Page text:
It is said: Understanding this text, is like understanding nearly everything about Dharma. In fact, it contains not only the comprehension, but also the heart, practice, meditation and activity; so, it wouldn’t be necessary to study anything else other than this text, the Bodhicharyavatara”.
“The Kunzang Lam’i Shelung”
For more than a century “The Words of My Perfect Teacher” provided all main four Tibetan Buddhism schools a guide for spiritual practice. It is a classical commentary about the preliminary practices of the Dzogchen Longchen Nyingthig Teachings Cicle, the Great Spiritual Treasure of the Nyingma school. The author, Patrul Rinpoche, makes the topic more accessible through a variety of stories, citations and references to daily life. His poetic sense, and the ironic and colloquial style pervade the text with a sense of vitality typical of an oral teaching.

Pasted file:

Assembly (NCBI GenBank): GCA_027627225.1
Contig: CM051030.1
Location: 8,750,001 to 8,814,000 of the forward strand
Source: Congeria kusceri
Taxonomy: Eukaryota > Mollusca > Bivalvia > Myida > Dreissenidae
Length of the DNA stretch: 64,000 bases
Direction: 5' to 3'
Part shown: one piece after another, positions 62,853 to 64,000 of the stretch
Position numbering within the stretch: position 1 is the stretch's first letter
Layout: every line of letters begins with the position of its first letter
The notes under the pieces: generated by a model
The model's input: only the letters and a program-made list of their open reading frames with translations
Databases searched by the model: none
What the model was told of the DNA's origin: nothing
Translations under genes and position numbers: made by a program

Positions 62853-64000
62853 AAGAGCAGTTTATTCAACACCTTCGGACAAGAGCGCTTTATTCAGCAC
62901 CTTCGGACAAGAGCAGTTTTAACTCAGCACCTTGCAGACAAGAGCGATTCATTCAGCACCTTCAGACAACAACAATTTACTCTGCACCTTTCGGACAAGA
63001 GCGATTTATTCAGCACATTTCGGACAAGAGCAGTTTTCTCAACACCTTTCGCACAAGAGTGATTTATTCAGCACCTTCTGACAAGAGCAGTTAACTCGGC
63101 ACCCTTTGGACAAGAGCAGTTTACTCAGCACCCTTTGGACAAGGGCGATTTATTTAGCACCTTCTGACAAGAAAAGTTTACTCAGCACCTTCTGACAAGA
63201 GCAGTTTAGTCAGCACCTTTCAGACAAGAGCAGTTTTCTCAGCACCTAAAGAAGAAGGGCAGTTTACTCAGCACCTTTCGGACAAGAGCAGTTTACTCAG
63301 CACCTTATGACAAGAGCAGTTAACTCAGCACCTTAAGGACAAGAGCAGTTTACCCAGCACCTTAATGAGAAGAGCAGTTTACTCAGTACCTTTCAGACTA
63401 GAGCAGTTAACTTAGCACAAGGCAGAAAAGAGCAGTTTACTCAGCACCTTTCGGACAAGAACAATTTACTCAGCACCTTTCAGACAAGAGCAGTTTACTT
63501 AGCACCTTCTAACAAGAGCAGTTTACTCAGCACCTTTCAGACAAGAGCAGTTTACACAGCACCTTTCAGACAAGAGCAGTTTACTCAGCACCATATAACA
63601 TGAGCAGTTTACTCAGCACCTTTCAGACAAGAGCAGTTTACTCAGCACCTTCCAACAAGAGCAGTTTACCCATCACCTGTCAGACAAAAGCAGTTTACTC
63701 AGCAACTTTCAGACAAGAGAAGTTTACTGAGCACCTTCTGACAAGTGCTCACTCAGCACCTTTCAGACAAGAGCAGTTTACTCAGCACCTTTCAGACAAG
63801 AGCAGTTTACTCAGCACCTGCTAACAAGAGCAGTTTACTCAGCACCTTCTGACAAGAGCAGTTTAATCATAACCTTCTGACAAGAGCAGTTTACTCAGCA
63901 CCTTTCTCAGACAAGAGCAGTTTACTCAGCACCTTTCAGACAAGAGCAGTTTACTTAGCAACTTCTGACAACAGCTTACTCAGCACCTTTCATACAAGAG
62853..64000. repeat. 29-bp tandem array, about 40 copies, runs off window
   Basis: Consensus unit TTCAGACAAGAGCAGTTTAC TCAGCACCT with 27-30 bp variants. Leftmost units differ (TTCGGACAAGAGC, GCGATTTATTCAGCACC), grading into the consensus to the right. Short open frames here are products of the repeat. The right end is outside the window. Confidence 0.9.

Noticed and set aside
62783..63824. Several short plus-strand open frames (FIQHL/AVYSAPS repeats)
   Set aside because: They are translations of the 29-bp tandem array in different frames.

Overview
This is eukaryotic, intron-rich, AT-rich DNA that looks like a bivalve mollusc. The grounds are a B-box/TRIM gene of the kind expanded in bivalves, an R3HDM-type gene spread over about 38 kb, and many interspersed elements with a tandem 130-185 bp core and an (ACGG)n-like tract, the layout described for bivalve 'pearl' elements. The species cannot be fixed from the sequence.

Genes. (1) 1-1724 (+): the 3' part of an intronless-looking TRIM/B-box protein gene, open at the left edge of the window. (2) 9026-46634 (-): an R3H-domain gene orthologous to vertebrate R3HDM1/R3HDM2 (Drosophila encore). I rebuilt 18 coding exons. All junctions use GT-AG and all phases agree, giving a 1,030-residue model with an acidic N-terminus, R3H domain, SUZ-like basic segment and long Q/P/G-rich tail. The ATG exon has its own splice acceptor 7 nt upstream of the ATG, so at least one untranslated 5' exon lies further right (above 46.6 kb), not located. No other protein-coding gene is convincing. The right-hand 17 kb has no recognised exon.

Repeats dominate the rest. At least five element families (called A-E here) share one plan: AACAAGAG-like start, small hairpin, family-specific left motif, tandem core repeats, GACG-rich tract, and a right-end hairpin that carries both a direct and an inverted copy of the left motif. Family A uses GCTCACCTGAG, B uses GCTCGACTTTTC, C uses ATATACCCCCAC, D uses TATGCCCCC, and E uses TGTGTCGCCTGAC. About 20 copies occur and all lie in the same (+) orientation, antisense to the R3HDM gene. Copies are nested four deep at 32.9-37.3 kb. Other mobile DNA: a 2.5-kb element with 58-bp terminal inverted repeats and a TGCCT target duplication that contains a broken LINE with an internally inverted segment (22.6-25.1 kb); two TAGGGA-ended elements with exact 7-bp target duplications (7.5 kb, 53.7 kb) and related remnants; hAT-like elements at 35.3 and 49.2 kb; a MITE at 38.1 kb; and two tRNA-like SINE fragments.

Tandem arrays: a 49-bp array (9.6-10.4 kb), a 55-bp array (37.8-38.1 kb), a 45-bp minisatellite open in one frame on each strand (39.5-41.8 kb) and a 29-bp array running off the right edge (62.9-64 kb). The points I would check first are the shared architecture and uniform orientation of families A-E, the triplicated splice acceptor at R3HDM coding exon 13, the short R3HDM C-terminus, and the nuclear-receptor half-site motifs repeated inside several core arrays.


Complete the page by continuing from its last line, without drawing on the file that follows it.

Conditions and Commitments
“The wise one doesn’t makes a lot of promises,
But, once committed,
It is as the promise would be sculpted in stone,
Even in front of death, he won’t fail.”
- Staff of Wisdom, verse 11
Each student must commit him/herself:
- To finish the PN
- To dedicate the time recommended to study and practice
- To participate to the written and oral exams
- To complete each year the recommended practices and recitations
- To participate to the Yearly Retreat of PN
- To take the vows (Refuge, Pratimoksha, Bodhisattva…)
- To keep a conduct in harmony with the vows of Genyen and Bodhisattva
- To copy texts, make offerings, charity, study, read, memorize, explain, recite out loud, reflect and meditate. These ten activities bring immeasurable merit.
Study material to purchase
- Perfect Conduct: Ascertaining the three Vows (Wisdom Publications)
- Thirty-seven Practices of a Bodhisattva (Guhya Mantrika)
- Bodhicharyavatara - The Way of the Bodhisattva (Shambala)
- The Nectar of Manjusri’s Speech (Shambala)
- Kunzang Lama’i Shelung - The words of my Perfect Teacher (Yale)
- The Guide to the Words of my Perfect Teacher (Shambala)
- The Jewel Ornament of Liberation (Snow Lion Publications) [This book must be studied by the students despite not being addressed during the course]